A Combinatoric Probability Question

  • Thread starter chingkui
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  • #1
chingkui
193
2
Suppose we have infinitely many boxes and the probability of anyone box is non-empty is p.
Now if we randomly choose m boxes from them, line them up and name them as box 1, box 2,..., box m. Then for given n and k (k<n<m), what is the probability that there exist a set of n consecutive boxes that we can find k or more non-empty boxes in it?
Anyone know how to approach this question? Thanks.
 

Answers and Replies

  • #2
matt grime
Science Advisor
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let E(r) be the probaility that there are k empty boxes in the range (r,r+n-1) where r can go from 1 to m-n+1. Then we want to know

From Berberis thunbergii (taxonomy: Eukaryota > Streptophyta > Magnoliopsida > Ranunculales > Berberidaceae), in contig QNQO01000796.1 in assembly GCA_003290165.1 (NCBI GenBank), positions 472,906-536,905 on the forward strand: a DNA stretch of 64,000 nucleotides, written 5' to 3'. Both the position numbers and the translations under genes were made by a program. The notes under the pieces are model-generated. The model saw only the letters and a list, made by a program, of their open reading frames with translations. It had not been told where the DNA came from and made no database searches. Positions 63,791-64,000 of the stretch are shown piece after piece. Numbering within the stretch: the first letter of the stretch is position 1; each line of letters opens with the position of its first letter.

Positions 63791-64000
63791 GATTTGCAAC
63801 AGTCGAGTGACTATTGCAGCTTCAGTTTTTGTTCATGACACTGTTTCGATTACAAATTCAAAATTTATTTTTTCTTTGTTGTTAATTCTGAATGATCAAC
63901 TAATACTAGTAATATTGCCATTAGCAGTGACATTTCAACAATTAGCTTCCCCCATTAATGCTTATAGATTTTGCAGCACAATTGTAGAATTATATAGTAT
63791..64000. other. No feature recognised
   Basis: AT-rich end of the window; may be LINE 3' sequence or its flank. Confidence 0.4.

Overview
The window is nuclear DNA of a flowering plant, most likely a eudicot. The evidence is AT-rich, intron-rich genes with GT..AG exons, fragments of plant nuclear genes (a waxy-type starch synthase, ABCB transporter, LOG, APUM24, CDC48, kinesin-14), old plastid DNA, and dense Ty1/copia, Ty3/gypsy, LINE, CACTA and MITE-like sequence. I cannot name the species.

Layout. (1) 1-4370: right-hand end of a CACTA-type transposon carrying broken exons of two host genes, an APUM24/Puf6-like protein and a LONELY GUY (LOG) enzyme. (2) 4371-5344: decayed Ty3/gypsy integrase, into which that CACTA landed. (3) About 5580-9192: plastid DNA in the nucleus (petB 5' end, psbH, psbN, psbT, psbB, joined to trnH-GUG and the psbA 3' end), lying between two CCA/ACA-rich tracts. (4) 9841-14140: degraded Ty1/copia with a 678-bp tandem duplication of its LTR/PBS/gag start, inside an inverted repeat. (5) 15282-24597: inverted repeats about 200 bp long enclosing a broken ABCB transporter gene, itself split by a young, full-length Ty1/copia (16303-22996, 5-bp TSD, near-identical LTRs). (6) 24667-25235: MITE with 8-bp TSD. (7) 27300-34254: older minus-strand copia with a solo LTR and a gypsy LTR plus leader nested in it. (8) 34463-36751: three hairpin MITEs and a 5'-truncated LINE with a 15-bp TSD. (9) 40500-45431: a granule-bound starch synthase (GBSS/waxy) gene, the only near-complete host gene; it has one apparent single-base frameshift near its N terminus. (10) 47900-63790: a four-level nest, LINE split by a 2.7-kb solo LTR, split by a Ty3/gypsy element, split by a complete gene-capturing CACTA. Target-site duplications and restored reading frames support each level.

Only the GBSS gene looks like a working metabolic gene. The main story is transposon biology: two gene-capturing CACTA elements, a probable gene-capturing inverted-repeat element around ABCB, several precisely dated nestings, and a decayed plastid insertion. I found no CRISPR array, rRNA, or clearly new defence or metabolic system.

P(E(1)or(E(2)or..E(m-n+1))

which is inclusion exclusion principle innit?
 
  • #3
balakrishnan_v
50
0
you can formulate the following recursion
f(m+1,n,k)=f(m,n,k)-f(m-n+1,n,k).C(n-1,k-1).p^k.(1-p)^(n-k)
where f(m,n,k) is the probability that...("what you have stated")
 

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